I grew up in a family where the debate was not if I was going to college, but was instead about where I would be attending, along with the importance of financial aid in any decision made. My parents did not want to limit my college search based on just what we could afford as a family. Initially, I could tell that we had finite financial resources since I could see beads of sweat form on my parents’ foreheads when we looked at tuition, room, board, and additional costs of attending many of the schools that were on my application list. Family finances were not typically a topic that came up at our nightly dinners, but I am thankful that it did one evening during my junior year of high school.
Family & Finances
It was at this meal that my parents did something very courageous, and in hindsight, I gained an appreciation for their honesty. We had ‘the talk’ about the funds that had been saved for my collegiate education. I quickly realized that my college education was not just about me, but it was also my family’s financial investment. College would not just be a place to go for the next four years, as I needed to approach my education as a full-time job. It was a shared responsibility for us all and I was excited to know that my family had the confidence to believe in me. It also showed that my parents were treating me as an adult member of the Martin household and that I needed to know there were numerous stakeholders in my future decision.
While my parents did not want money to ever be a limiting influence on my college selection, the reality is that it was going to be a very influential factor if no additional resources were available. I learned that my grandmother had a small savings account for my college and my parents had been setting some money aside for my schooling. When I understood there was a fixed budget to fund my four years of college, I realized that any dollars above this amount would need to come from me in the form of need-based aid, private or institutional scholarships, student loans, or savings earned through my part-time work efforts.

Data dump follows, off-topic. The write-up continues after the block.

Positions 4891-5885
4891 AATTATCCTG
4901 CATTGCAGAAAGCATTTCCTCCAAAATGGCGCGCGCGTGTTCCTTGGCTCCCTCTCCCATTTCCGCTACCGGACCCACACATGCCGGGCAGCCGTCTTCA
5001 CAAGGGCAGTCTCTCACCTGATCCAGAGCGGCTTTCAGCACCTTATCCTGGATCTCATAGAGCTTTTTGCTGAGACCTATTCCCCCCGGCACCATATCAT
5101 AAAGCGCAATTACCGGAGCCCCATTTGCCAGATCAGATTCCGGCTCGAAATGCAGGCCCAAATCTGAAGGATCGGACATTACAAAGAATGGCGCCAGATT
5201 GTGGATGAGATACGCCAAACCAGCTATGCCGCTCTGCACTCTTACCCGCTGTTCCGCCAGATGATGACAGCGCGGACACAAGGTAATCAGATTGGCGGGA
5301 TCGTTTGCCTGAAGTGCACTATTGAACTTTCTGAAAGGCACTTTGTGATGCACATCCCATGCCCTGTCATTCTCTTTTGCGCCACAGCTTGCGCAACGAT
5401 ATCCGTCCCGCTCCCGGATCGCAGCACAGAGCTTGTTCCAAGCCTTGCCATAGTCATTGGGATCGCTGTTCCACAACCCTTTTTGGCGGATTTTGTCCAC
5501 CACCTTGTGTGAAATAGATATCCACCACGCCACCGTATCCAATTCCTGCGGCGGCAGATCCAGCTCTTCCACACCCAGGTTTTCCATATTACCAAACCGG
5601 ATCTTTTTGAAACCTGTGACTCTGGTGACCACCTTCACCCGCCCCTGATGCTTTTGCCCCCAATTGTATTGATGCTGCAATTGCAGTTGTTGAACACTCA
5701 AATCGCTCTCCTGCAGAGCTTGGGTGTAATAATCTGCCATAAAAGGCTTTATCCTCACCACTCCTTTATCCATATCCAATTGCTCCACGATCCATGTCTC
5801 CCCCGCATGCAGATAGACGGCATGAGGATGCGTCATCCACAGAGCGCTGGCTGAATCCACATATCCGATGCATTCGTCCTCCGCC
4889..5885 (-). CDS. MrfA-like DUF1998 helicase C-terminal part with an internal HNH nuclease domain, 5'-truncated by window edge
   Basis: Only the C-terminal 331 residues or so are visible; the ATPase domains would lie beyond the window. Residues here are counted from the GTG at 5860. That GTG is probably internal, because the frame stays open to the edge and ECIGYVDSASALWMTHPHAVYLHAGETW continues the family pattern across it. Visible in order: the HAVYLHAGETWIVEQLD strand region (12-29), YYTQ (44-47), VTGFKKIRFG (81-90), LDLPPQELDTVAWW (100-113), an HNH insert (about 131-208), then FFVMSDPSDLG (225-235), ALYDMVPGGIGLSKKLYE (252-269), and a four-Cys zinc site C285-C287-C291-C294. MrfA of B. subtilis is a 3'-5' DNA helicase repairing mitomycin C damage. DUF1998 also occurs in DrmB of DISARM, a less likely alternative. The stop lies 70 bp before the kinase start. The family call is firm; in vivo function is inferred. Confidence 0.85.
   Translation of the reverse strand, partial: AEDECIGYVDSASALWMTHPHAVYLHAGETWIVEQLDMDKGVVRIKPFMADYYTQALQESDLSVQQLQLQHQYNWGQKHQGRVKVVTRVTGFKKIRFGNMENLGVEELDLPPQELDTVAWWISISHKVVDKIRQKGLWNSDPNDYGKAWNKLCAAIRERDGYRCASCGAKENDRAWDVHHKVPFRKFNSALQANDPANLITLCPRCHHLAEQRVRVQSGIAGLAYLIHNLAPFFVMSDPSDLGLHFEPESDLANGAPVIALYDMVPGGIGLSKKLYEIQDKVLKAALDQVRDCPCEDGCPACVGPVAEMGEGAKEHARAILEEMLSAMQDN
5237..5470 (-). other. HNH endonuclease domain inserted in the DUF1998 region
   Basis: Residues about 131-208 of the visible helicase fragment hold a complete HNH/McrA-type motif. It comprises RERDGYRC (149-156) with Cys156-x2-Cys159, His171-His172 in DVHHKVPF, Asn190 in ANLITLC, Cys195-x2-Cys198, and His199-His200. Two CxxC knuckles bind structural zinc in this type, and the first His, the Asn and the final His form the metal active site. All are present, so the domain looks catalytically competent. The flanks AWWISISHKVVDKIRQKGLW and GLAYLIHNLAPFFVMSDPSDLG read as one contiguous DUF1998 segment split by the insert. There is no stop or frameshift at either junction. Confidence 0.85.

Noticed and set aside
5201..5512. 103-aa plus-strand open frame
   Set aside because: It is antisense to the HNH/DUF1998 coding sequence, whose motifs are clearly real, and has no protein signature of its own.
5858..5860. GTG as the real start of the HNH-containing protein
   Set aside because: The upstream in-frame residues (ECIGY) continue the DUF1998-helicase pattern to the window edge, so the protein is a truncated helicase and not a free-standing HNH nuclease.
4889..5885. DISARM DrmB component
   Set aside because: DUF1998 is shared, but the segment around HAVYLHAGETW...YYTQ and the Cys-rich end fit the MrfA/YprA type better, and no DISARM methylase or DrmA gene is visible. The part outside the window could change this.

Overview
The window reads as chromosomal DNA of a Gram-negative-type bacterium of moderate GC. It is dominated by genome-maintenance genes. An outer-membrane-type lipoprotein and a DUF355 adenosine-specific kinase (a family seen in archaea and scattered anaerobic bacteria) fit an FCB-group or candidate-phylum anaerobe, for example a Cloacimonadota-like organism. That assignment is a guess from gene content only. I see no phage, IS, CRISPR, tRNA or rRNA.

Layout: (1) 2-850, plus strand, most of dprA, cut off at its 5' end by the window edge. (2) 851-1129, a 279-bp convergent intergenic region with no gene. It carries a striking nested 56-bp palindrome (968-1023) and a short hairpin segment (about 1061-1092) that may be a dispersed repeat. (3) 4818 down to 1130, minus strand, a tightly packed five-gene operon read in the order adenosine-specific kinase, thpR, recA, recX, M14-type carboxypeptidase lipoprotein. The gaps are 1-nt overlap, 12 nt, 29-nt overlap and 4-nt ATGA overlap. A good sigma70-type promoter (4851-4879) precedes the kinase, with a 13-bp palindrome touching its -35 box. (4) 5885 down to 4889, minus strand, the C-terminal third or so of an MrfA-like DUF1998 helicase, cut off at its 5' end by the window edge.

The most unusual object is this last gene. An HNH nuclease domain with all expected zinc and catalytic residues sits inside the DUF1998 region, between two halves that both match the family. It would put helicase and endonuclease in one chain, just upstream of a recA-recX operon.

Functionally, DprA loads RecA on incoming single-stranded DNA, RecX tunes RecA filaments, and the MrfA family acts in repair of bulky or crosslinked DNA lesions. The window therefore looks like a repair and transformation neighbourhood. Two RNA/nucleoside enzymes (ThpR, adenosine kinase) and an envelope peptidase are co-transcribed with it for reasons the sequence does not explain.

If I chose to attend the local state university or community college, the costs could be covered. Should I choose an out-of-state public or private school, this budget would need to be supplemented. I did not see this conversation as negative information, but instead I viewed it as empowering because it allowed time to plan and contribute. When I decided to accept this challenge, I found that there was money out there to bridge the gap between cost and saved resources, but I would have to take steps to obtain it. I took the lead on scholarship research, applied for need-based aid through FAFSA, talked with financial aid officers at my top choice schools, and saved a few additional dollars from my high school job.
In the end, my college applications were sent to a broad range of schools that offered the programs and environment that matched my goals and needs. As admission decisions were received, the pool narrowed. Because I had completed the FAFSA, I was able to be considered for Federal, state, and institutional grants, subsidized student loans, college work-study. I auditioned for special talent scholarships, submitted athletic information, and applied for institutional academic scholarships in an attempt to contribute to our funding formula.
At that same dining room table where we had talked about our family finances a year before, we lined up the financial aid award letters from each school that offered me acceptance so we could review options that would fit our budget guidelines. Some were quickly eliminated because the numbers would not work, but through the efforts and contributions of each member of our family, I was able to attend and graduate from my first-choice college. Even though there were days when I did not think that my educational goals would be realized, the hug shared by my family at my graduation was confirmation that we all played important roles.